A “cave-in” yesterday caused a 20-by-20-foot section of an underground tunnel that stores radioactive waste to collapse at the Hanford Site in Washington, according to an update posted on Hanford’s website.
No contamination was detected after the cave-in, according to the report, and work has since begun to stabilize the tunnel and fill the hole. The tunnel, which is located next to the Plutonium Uranium Extraction Facility (PUREX), is in the center of the Hanford Site.
While no injuries were reported, workers in the vacinity of the cave-in were told to shelter in-place once the incident was discovered, according to the report.
The tunnel is hundreds of feet long and one of several underground tunnels at the site, which are generally covered with about eight feet of soil, according to the U.S. Department of Energy.
The Hanford site is located about 200 miles southeast of Seattle, and it was where nuclear bombs were made after World War II.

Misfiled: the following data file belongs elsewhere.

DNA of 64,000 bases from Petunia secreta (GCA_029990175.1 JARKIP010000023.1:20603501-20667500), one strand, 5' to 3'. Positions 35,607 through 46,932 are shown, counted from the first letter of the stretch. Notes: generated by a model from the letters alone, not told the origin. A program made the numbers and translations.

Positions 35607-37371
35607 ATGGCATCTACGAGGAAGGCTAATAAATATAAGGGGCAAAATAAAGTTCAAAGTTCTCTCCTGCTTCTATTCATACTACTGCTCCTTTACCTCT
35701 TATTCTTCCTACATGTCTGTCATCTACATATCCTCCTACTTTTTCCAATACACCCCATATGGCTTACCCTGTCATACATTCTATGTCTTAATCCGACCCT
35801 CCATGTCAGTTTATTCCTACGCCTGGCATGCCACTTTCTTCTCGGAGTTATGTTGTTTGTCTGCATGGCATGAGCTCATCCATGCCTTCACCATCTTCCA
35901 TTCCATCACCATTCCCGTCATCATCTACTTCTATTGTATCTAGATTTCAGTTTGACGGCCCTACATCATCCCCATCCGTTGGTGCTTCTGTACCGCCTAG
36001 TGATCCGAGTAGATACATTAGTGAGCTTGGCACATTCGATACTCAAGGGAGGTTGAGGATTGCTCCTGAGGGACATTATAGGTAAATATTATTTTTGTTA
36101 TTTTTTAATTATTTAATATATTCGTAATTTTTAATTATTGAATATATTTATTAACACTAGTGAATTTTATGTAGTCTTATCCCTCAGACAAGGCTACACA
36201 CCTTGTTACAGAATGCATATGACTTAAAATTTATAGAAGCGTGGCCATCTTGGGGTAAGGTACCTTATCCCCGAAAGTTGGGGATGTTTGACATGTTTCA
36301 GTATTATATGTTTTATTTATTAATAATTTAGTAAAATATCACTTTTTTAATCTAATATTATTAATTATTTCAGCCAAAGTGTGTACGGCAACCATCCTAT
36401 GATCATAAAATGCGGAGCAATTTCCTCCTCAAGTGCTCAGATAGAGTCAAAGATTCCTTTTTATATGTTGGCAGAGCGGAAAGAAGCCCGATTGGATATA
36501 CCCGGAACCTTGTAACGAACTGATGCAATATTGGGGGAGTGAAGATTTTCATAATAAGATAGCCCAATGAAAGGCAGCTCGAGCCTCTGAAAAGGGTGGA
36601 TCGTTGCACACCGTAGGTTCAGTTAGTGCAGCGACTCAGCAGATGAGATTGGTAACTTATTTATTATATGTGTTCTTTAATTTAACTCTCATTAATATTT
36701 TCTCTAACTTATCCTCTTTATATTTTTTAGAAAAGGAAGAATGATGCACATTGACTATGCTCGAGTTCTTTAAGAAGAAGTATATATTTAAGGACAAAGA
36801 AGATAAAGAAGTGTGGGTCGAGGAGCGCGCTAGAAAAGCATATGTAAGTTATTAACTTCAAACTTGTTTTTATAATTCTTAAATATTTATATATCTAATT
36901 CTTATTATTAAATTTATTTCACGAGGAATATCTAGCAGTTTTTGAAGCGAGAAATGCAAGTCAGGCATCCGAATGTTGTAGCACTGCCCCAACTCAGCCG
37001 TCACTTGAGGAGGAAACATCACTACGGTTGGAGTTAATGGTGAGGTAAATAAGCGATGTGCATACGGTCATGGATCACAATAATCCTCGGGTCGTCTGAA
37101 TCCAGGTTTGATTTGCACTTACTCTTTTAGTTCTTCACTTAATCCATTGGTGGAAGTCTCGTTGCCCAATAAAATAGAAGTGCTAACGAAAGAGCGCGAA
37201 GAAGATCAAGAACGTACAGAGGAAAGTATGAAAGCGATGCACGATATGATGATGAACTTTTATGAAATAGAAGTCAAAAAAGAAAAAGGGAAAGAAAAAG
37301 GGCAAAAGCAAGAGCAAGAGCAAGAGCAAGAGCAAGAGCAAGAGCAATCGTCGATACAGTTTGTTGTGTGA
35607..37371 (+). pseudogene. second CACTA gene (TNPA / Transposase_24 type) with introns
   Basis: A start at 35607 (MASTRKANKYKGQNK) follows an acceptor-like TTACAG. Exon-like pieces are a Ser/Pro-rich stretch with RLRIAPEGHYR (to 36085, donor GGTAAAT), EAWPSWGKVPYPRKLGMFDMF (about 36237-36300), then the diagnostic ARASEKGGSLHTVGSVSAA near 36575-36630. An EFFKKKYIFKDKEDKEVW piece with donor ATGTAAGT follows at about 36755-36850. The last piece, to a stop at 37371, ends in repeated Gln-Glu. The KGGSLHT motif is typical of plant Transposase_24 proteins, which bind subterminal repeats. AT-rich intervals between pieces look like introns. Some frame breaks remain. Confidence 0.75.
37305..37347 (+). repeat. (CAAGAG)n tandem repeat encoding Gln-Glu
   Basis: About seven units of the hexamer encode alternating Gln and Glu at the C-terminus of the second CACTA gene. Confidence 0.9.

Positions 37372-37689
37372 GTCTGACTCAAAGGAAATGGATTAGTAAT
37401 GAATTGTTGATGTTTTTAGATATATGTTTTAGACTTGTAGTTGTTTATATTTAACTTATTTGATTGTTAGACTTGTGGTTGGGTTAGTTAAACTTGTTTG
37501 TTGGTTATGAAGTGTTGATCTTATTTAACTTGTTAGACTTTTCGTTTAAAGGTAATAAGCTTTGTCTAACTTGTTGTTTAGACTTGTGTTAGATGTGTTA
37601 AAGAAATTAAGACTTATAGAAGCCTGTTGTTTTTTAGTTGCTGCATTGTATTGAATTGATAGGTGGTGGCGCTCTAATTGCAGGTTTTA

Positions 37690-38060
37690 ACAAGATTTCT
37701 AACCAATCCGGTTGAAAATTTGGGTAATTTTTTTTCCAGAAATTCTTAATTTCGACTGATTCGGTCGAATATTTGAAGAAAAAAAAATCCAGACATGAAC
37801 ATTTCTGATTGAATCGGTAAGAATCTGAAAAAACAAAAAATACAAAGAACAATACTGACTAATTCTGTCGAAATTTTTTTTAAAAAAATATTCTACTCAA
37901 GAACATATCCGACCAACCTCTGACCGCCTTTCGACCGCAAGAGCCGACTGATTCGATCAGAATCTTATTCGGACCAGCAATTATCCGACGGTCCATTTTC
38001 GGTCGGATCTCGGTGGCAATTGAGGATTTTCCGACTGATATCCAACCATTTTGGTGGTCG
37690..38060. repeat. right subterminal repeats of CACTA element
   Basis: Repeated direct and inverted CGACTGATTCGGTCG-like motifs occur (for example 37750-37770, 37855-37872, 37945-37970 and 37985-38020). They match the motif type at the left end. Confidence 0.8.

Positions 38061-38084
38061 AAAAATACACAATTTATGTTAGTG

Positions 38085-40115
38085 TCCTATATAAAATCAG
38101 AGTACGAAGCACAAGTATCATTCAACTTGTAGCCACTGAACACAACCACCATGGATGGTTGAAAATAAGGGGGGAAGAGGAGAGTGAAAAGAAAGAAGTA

This is not the first incident at Hanford to question worker safety and safe practices.
Last year, Washington Attorney General Bob Ferguson filed a lawsuit against the Energy Department claiming “vapors released from underground nuclear waste tanks posed a serious risk to workers,” according to a report in the Associated Press.
According to Ferguson, “hundreds of workers [since the early 1980s] have been exposed to vapors escaping from the tanks and that those breathing the vapors developed nosebleeds, chest and lung pain, headaches, coughing, sore throats, irritated eyes and difficulty breathing.”
Energy Department lawyers have said that no evidence has been brought forward to show workers have been affected by vapors, according to the AP.